Stop Thief!

I've been having such good, clean writer fun while working on my little line-stealing project. You know, the one in which your Nesting Ground Mistress steals a little poetry and responds with fiction? I've used the following (without line breaks) so far:

1. “I'm going to die,” he says, not to anyone in particular. It's the sting of bitterness he's talking to, and at the head of the table in a Chinatown restaurant he orders another scotch before dinner.

2. All is memory, its guise in grass tufts, stone piles and low voices.

3. The small things I gathered as a child had the heartbeat of a bird.

4. All day he would gather twine from his mother's frayed skirts and braid them into wreaths of darker hues.

And I think I will be doing these, among others...

5. My power to haunt you is uncanny.

6. The first time I touched him, I thought of nothing but fruit.

And now for a little gameshow fun...can you match the poet with his/her work?

a. Daniel Tsukayama

b. Juliette Chen

c. Bino Realuyo

d. Jaime Jacinto

e. Barbara Tran

f. Oliver de la Paz

Wednesday, June 20, 2007

"Meet the Filipinos"

On our family message board the other day, my cousin Luj linked to a travel site at which one Elizabeth V. Reyes—in a section titled "Meet the Filipinos"—described her countrymen/women like this:

Filipinos live in a modern world without being thoroughly modern. The majority are people still in the bosom of Mother Nature—noble savages, both charming and exasperating...They are natural musicians and Westernized Asians—a combination of dusky Malay and fiery Spanish with a touch of Chinese and a generous topping of hip, savvy America.

*moment of silence*

*squirm* *mutter*

And so I wondered how it is that Filipinos so often end up being described as the ill-begotten spawn of Milli Vanilli, an oompa loompa, and the mayor of the Munchkin City. Sometimes I think I write stories just so I can create characters who negate that image. Considering how small the readership is for any given story (um, especially mine), I suppose I'm really only doing it for myself.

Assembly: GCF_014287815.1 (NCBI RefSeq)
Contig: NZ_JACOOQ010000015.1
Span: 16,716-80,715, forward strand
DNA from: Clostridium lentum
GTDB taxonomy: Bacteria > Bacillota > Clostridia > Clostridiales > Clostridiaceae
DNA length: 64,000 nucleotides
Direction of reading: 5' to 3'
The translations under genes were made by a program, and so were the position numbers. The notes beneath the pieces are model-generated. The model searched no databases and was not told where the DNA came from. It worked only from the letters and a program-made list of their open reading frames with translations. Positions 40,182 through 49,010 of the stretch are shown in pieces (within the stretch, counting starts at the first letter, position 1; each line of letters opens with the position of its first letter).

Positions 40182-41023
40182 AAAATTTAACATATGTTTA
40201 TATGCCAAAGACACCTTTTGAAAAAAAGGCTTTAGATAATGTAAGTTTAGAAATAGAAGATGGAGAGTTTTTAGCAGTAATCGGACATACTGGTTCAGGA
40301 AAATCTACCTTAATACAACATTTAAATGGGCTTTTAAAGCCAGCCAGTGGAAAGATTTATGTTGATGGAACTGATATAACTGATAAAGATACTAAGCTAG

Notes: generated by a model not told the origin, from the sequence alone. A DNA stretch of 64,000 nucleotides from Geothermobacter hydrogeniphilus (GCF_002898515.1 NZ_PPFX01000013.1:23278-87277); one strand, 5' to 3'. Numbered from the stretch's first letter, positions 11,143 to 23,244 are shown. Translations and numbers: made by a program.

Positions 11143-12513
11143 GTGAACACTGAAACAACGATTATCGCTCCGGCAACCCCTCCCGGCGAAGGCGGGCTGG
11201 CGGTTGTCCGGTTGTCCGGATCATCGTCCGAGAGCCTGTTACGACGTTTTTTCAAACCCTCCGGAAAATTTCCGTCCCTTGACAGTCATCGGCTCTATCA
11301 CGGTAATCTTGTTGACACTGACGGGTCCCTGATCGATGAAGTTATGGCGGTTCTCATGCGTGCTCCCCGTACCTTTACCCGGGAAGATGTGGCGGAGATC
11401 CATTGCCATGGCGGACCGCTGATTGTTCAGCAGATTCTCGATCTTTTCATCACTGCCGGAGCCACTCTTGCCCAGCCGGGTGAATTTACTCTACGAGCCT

In related news (really, if you think about it for a second, it's related!) the SU and I will be at the Commonwealth Club on Monday evening (thanks to Ms. BJ's reminder e-mail) to hear Major General Antonio Taguba (ret.) talk about how all the total dickheads in power knew exactly what was going on at Abu Ghraib. If you haven't read the New Yorker article yet, it's right here.

Monday, June 18, 2007

Strawberry Shortcake La-La-La

I don't know what the heck that title means, but I'm going with it.

Okay, so one of the things I love about Summer is that I can make a leisurely breakfast for the kids, as opposed to screaming Eat something! Grab a yogurt! Put Grape Nuts! And you can put some chocolate chips, too! Hurry up! We're gonna be late! Or, okay, you can have toast! But put peanut butter on it! Don't forget to drink milk! And an apple! Eat an apple! Hurry! Hurry! Hurry! from my bedroom while I get dressed.

Today, on this first official day of summer vacation, I made strawberry shortcakes. Strawberry shortcakes are, arguably, a dessert. But why? Why must that be? A biscuit is breakfast food. Strawberries can be breakfast food. Why are they not breakfast food when served together?

Big questions, those.

And now, if you'll allow me, I will take you on an unbelievably exciting pictorial tour of my strawberry shortcake process. Here are the biscuit ingredients in the mixing bowl: